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Is Lab color (L*a*b*) still relevant?

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  #11  
Old 04-23-2015, 12:33 AM
creativeretouch creativeretouch is offline
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Re: Is Lab color (L*a*b*) still relevant?

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Originally Posted by andrewrodney View Post
Using RGB as a correction space gives the user access to three color channels not available in Lab, so what?
Better results? That's what needs to be proven. Personally I believe you'll get better results, faster, with less data loss using parametric edits from raw data. That's kind of, sort of has three color channels too, and gives the user access to three color channels not available in Lab.
Color selection/separation tools in Lab work much precisely - from my experience - for example you can create better masks in Lab and it is also much faster.
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  #12  
Old 04-23-2015, 01:13 AM
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Aladdin Aladdin is offline
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Re: Is Lab color (L*a*b*) still relevant?

I think what @Shoku meant to state is that, LAB has two color channels and luminosity channel, this is what gives it its power, working with pure color. There are host of examples as why LAB is powerful, it is really very simple mode to work in if you give it a chance. Just like any other tool, no magic there, you just have to attempt to understand it to appreciate it.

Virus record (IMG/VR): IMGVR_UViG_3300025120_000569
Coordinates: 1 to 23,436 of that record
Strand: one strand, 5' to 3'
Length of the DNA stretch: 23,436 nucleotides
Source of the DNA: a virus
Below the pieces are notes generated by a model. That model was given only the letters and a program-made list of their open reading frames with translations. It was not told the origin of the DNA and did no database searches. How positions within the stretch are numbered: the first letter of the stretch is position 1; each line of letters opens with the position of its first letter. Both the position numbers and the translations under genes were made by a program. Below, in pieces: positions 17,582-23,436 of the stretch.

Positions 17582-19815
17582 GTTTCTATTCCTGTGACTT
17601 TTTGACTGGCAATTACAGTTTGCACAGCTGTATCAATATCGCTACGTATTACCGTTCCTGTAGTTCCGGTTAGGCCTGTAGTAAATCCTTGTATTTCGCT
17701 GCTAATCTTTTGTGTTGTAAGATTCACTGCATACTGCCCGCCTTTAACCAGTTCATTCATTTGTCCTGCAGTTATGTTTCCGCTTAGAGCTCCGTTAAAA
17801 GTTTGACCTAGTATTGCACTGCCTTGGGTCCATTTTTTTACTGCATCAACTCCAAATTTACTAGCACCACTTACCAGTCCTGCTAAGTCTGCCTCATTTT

- You can easily sharpen an image in the L channel without affecting the the color (over saturation) in the A & B channels. No halos either.

- You can manipulate colors without affecting contrast. The opposite is true.

- Massive control over color -> B&W conversion

- Perform D&B on the L channel without the nasty saturation you would get under RGB, because we are not touching the color in the A&B channels.


- Easily and accurately perform color replacement, even those colors you can't touch under RGB (color replacement even affects the tiny and faint specs of color that RGB cant touch, you get real true color replacement since it is done in the A&B channels only, not affecting brightness or contrast, you get very smooth transition).

Dog,
LAP is not a fad, not workaround, not hard to understand, I do not know why people are intimidated by it, just like any other tool, you have to exert the effort to get to know it and achieve results. The reason we don't see much of it in tutorials is that, people love short cuts. Period.

Please search the name Dan Margulis, he is the LAB master.
Please watch this 5 minute intro, it will answer all your questions: http://kelbyone.com/course/cs3_lab/

Then look up the Man from Mars technique by Dan, here is an example
https://www.ledet.com/margulis/Maker..._from_Mars.pdf or here: https://www.youtube.com/watch?v=vS53pAS0RqQ

There is video on the Mars subject by Dan himself, try to find it.

This one is very useful, it illustrates few things, it also explains what Lab is, I strongly recommend if you watch it: https://www.youtube.com/watch?v=KhfRynutmQM

Last edited by Aladdin; 04-23-2015 at 01:40 AM.
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  #13  
Old 04-23-2015, 09:02 AM
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andrewrodney andrewrodney is offline
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Re: Is Lab color (L*a*b*) still relevant?

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Originally Posted by Aladdin View Post
- You can easily sharpen an image in the L channel without affecting the the color (over saturation) in the A & B channels. No halos either.

- You can manipulate colors without affecting contrast. The opposite is true.

- Massive control over color -> B&W conversion
True in RGB as well if you use the Luminosity blend mode/fade control. And virtually all of the above can be done on raw data, before a true RGB file that could be converted to Lab is even possible.
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  #14  
Old 04-23-2015, 09:42 AM